God has a purpose for each of us and mine seems to be putting words on paper.  But does this mean I shouldn’t try something that frightens me?  Should I rely on others when I am intimidated by what is before me?  I have one daughter who thinks nothing about sticking her head under the hood of a car and making a reasonably accurate diagnosis about an engine problem.  All I can do there is notice something is amiss.  Another of my daughters is skilled in the medical field and another in business.  I have a son who is skilled in computers and a remarkable artist and yet another who is skilled in water management!  In each of the areas where my children excel, I lack horribly! 

Sometimes it takes a while to discover what it is we do best.  I was in my thirties before I discovered I could write productively!  Until then, it hadn’t occurred to me to even try writing for anyone besides myself!  Yet, God knew when He would use all the “practice” I had, to make it a worthwhile endeavor for others to read.  He also knew “life experiences” would enable me to write better from the heart.

God knows each of us individually and wants us to use the gifts and abilities He’s given us to the best of our ability.  To some He has given many gifts; to others not so many.  But I believe when we do our best with what He’s given us we honor Him, and isn’t that what we are supposed to do?

Conversely, when we refuse to use the gifts we’ve been given, we have dishonored Him.  We’ve decided we know better than God, kind of like Jonah when he tried running from God.  He discovered, as we do, that unless we follow God’s directives, we aren’t going to be happy.  This is also true when we use our gifts for something other than God’s plan; when we abuse our abilities for our personal gain.  Again, God knows all, even our motives.  Only when we are in His will, following His plan, can we be truly happy. 

Monday, September 1, 2014

Money In My Pocket

My friend shared the story of a time she was going through both her clothes and her husband's, in an effort to thin and make room for new purchases.  She came across a pair of pants which she knew her husband didn't wear because he didn't like them, but had never gotten rid of since they were a gift.  On a whim, she decided to spare her husband the agony of disposal and did it for him, tossing them in the box for the church rummage sale.

 Some weeks later her husband noticed the pants were missing from his dresser drawer and asked his wife about it.  "I finally just got rid of them," she explained.  You weren't gonna do it." 

"You're kidding!   Did it occur to you to check the pockets?"

"No, of course not.  You've never even worn them,"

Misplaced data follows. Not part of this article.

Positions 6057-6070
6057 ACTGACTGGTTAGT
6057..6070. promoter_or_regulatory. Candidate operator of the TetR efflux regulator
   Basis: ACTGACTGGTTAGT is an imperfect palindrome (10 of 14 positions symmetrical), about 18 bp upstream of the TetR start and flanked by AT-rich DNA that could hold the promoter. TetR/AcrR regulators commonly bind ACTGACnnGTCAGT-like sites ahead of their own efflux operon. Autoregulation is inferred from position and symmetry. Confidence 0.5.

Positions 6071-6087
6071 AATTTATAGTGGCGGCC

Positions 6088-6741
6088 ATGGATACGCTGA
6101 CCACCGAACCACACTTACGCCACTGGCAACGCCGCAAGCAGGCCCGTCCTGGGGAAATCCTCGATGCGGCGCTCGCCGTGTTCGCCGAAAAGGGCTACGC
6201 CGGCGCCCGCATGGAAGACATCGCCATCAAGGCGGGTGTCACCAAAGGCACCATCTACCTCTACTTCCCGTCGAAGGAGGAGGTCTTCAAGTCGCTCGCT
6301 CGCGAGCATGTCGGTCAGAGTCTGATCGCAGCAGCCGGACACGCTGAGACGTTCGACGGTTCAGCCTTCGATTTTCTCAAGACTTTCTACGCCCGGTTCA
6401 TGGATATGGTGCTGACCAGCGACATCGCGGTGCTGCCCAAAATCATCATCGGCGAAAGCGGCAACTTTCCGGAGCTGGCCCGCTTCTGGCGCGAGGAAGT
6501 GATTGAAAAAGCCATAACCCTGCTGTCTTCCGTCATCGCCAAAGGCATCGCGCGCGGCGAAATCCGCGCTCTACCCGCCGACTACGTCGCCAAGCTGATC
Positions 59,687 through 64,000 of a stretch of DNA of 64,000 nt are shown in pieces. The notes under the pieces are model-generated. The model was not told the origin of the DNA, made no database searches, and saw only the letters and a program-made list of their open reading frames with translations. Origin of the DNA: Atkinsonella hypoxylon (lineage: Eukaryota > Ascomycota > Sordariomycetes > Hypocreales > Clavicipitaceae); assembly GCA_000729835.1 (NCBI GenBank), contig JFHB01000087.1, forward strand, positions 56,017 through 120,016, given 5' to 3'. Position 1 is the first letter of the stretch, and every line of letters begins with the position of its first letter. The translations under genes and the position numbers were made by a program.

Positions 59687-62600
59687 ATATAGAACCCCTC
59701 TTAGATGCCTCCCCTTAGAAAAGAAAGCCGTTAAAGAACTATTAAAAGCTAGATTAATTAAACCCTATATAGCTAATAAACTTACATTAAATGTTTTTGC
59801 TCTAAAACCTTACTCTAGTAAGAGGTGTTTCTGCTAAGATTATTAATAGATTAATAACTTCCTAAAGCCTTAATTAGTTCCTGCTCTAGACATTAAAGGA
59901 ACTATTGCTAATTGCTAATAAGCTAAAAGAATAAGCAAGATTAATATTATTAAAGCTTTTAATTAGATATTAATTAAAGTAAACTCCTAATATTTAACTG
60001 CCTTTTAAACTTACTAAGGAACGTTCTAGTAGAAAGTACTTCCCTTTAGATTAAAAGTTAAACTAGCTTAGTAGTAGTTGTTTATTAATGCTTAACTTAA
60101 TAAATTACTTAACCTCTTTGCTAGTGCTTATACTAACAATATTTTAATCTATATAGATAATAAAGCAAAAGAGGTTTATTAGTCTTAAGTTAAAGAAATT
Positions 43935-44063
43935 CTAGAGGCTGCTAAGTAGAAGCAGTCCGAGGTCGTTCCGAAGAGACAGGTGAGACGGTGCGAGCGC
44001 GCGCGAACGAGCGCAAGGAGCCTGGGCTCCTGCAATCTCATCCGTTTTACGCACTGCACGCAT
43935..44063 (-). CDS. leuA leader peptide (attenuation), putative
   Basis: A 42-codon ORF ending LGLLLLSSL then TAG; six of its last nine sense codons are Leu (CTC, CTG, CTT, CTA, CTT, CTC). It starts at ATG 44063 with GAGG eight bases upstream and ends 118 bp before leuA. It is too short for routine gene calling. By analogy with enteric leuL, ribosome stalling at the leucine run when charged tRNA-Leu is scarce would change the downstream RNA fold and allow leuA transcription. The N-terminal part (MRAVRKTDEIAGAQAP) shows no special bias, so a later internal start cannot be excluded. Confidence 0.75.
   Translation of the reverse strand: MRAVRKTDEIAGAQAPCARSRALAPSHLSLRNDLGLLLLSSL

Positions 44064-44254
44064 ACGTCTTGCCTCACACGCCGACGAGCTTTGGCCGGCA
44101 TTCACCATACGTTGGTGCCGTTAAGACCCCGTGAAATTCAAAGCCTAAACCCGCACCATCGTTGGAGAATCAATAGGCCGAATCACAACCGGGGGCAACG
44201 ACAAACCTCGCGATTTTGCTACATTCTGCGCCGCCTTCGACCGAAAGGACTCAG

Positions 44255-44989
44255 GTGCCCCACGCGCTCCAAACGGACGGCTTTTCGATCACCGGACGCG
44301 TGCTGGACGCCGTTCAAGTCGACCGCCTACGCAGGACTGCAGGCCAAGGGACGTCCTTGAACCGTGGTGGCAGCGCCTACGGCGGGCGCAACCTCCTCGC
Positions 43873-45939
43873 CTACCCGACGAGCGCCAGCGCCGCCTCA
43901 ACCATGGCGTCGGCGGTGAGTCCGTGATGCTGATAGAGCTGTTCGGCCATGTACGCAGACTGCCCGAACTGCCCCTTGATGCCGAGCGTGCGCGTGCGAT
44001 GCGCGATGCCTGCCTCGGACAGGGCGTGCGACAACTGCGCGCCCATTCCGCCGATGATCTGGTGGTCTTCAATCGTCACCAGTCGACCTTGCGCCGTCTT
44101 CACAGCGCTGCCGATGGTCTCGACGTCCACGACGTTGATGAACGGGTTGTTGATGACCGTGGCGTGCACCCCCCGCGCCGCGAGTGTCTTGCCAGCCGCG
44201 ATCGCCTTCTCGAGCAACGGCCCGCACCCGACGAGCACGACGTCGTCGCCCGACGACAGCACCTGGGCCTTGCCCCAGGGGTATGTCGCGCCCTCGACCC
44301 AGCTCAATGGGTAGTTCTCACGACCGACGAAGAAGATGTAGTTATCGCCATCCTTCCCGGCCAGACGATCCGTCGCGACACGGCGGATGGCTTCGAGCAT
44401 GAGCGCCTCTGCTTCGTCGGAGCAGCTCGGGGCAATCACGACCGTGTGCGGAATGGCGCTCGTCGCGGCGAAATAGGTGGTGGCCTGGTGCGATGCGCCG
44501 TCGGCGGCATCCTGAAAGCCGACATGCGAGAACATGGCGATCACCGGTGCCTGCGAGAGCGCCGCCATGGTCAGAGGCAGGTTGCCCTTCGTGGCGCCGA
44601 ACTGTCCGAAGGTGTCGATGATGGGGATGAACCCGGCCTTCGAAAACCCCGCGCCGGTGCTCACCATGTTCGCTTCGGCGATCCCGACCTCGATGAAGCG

"Well someone now has another $300 to spend," he said matter-of-factly.

"Are you serious?" She asked.  "I guess someone must have needed that money," she added, laughing lightly so she wouldn’t cry.  "I had no way of knowing you put money in those pants!"

God has a way of using our mistakes for someone else's good.  While my friend suggested someone must really have needed the money, their own family could have used it, as well.  Getting angry at that point would have done little good.  The money was long gone and there was no way to even begin trying to track it. 

What is your reaction when you realize you’ve made a mistake with huge consequences?  Or perhaps you are in a situation, like another friend, where you haven’t made a mistake but you believe the person in control of a situation you are involved with has, and all you can do is wait.  While you wait, albeit impatiently, you discover changes in plans have been made by circumstances over which they had no control.   These changes delay an important transaction or meeting.  What do you do?

Do you look at the situation as “God is in control” or “people are just stupid?”   I watched the movie recently “God Is Dead,” and found it humorous when the Pastor who wanted nothing more than to go on vacation found his vehicle wouldn’t start, not only once but three times!  God clearly didn’t want him to leave.

My friend, in the situation where she was not in control, although not pleased by what was at first described as incompetence, can clearly in hindsight, see the hand of God.  The Lord had reasons for the transaction to be delayed.  As humans, however, it can be very difficult to acknowledge the circumstance for something other than what our anger calls for.  We want to be in control and when things look askew, the immediate reaction isn’t God at all; it is incompetence or stupidity.

God knows the beginning from the end.  He already knows what is going to happen, how we will handle it.  He makes decisions based on His knowledge far more accurately than any human.

As you deal with situations this week, consider each person involved.  What might be happening in their life which you know nothing about?  Could God be working in a situation which includes you, which will demonstrate His mercy, grace or power?  Would asking yourself these questions alter your perspective and therefore your response?